Last night, I got home and my housemate and her boyfriend were just finishing up dinner, sitting around our little makeshift table in the “living room” downstairs. I walked in and rattled off about my day. In talking about the “social” scene I had just come from—basically the grocery store where I saw at least 25 familiar faces—the three of us talked about how we met people upon arriving in Chattanooga, whether it came with a hefty “investment” price of countless beers at Tremont Tavern, or as Cortney said, “Dancing all crazy around the right people…and then I would meet cool folks.”
This morning, after sleeping on that conversation and those thoughts, in my meditation, I thought about my move back to Chattanooga just over three years ago. I took the slow route home—literally, I took a series of trains from Portland, Ore., to New Orleans. The Empire Builder to Chicago brought me through Glacier National Park, across Montana and into the other cluster of northern states I’d never visited. From Chicago, I boarded the City of New Orleans and ended up in the train’s namesake, where I was warmly received and welcomed by two dear friends.
As I watched the nation’s landscapes pass me by, on an Easter weekend, I experienced the most beautiful, gradual transformation through transportation, which is what makes train travel so special. Also special were the people I met: traveling alone, I talked to all sorts of characters, exchanging stories about where they were headed and where they were coming from. I was in a raw state after leaving what felt like a failed experiment in the Pacific Northwest, but I remember being so positive and excited about my future in Chattanooga. I knew why I was moving back there—because my friends and family are there—and it’s my home, my network, my base.
At the time, having not worked for about four months in Portland, I had arranged to interview at a preschool in Chattanooga that is literally right down the street from my current residence. My dear friend had worked there for years, and we spent a great deal of time talking about teaching, guiding kids and the nurturing environment necessary for those things to happen.
I was going to be a preschool teacher. And I was sticking to it, or so I thought.
About a week later, I walked from where I was staying at my dad’s house to interview at said preschool. It took three hours in a classroom of 3 year olds to realize it wasn’t the environment for me: not at the time, at least. Within a month I found a position at a publishing company, writing full time and working with a team of young creative folks who have continued to fuel my passion and creativity.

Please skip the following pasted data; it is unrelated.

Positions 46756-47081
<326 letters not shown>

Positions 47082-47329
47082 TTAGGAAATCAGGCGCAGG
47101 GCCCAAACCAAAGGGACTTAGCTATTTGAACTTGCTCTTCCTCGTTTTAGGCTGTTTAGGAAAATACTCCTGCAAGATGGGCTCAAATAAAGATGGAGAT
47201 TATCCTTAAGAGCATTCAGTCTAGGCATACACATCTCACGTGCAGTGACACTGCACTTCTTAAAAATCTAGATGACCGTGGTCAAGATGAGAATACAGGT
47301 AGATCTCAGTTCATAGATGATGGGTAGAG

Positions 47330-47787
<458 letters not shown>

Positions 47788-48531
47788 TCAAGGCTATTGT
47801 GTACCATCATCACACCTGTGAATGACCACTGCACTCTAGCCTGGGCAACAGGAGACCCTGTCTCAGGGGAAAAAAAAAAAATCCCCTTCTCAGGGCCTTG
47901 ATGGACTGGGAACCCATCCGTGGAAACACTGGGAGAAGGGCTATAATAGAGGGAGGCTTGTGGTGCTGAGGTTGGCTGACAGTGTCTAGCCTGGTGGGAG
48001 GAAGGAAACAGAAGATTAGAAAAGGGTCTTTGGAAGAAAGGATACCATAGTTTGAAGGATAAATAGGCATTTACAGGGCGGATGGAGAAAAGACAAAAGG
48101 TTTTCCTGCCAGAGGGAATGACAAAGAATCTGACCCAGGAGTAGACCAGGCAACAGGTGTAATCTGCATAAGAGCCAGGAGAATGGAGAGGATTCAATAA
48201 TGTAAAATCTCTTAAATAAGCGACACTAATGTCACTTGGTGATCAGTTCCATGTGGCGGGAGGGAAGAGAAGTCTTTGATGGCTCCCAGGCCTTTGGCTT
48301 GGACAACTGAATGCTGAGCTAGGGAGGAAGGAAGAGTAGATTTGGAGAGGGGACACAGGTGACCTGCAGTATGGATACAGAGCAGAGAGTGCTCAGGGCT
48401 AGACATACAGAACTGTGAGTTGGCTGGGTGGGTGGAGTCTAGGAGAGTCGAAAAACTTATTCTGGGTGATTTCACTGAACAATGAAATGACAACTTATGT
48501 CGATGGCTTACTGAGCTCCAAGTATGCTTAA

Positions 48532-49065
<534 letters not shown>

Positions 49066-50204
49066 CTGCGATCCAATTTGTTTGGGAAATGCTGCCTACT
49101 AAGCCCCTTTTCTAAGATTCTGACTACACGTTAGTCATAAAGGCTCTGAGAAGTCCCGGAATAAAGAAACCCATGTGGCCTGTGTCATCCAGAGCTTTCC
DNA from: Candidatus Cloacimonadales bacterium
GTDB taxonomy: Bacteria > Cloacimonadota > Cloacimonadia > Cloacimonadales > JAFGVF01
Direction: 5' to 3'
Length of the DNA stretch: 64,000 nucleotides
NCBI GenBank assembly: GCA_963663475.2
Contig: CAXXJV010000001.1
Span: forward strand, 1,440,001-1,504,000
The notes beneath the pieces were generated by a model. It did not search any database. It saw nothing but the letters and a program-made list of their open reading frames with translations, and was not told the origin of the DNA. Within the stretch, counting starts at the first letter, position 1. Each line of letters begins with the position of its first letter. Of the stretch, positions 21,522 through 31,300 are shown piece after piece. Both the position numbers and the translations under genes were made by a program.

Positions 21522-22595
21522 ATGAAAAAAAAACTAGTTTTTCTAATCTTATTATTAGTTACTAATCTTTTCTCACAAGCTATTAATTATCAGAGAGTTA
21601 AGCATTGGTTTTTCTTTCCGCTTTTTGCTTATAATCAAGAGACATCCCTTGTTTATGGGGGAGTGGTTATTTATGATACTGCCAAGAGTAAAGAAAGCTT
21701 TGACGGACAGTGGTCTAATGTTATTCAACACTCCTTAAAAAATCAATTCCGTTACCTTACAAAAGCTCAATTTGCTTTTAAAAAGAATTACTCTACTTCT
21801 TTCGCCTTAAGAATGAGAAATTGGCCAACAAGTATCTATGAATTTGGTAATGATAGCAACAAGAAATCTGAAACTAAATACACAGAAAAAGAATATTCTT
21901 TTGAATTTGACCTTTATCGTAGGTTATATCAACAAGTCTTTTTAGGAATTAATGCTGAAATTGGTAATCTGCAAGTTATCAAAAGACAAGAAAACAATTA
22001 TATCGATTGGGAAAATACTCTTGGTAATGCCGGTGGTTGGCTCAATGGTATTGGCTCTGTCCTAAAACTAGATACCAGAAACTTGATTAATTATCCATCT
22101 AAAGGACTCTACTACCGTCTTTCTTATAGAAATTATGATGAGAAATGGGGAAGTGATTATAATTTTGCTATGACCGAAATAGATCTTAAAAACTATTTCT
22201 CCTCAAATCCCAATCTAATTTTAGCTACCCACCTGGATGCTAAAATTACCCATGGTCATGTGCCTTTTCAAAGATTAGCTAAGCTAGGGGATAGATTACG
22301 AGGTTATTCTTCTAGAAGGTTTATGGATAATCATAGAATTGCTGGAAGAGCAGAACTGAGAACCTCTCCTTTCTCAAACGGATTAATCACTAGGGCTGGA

Amid the changes the past three and a half years have brought, the thought of teaching has resurfaced many times in different forms or fashions. I hadn’t been reminded of my work intent when I first moved back here, though, until last night.
I caught myself saying to a friend that my decision to pursue yoga teacher training certification did take about three months to fall into place, not three years; but in fact it HAS been three years in the making, if not longer! It just took me that much time to grow and learn and find a teaching opportunity that is right for me. It also took me a period of maturing and realizing that I’m OK just where I am, and regardless of my age, I have the ability (and confidence) to teach other people.
It will take me even more time to open up my voice. I’m fortunate that I can use one my talents that I enjoy—writing—to uncover and share my voice, and I can only hope to continue to reflect on this experience that, as I said before, has been a lifetime in the making.
An acquaintance, a co-worker who I feel is a soul sister who I just haven’t gotten to know yet, said to me yesterday as I told her about my journey: “It’s one of those moments when the universe opens its doors and says, ‘Get the fuck in here!’”
We laughed and smiled. I’m here. I’m on my path, my journey. I’ve landed.